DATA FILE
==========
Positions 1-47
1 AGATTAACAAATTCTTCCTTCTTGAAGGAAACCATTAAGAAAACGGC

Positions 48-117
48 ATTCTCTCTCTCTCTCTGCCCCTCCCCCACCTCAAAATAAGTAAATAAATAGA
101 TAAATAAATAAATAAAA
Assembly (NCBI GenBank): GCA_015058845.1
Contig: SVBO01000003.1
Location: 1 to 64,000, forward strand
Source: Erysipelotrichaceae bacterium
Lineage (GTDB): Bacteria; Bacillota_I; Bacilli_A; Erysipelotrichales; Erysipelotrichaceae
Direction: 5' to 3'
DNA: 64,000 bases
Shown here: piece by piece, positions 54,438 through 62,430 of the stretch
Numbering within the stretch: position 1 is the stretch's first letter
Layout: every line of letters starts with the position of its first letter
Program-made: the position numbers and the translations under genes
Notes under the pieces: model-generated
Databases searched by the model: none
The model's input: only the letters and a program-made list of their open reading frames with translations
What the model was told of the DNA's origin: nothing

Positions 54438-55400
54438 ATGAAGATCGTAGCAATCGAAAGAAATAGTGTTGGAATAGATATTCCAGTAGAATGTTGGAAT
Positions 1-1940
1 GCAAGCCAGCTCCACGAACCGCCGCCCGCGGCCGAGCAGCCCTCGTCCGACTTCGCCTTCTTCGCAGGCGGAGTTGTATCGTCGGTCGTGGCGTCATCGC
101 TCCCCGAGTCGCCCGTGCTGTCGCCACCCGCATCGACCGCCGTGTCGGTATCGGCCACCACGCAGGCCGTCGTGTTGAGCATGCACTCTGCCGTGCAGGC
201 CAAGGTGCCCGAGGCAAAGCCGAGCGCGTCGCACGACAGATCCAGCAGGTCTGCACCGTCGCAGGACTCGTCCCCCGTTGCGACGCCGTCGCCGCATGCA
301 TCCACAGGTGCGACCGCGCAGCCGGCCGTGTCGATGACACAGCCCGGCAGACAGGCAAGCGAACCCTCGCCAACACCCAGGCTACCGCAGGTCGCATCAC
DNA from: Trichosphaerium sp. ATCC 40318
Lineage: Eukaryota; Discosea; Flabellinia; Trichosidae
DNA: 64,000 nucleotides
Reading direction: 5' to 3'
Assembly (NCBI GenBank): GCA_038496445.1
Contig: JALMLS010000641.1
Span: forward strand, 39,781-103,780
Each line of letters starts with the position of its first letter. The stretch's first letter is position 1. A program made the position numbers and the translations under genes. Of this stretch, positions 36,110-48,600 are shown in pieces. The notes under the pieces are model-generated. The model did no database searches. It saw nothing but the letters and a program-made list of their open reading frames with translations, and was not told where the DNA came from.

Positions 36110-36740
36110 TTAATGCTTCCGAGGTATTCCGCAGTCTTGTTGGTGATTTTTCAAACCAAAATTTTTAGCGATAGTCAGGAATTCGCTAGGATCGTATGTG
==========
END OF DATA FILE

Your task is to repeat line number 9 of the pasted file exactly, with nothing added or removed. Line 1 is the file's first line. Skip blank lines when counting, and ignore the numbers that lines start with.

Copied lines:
Source: Erysipelotrichaceae bacterium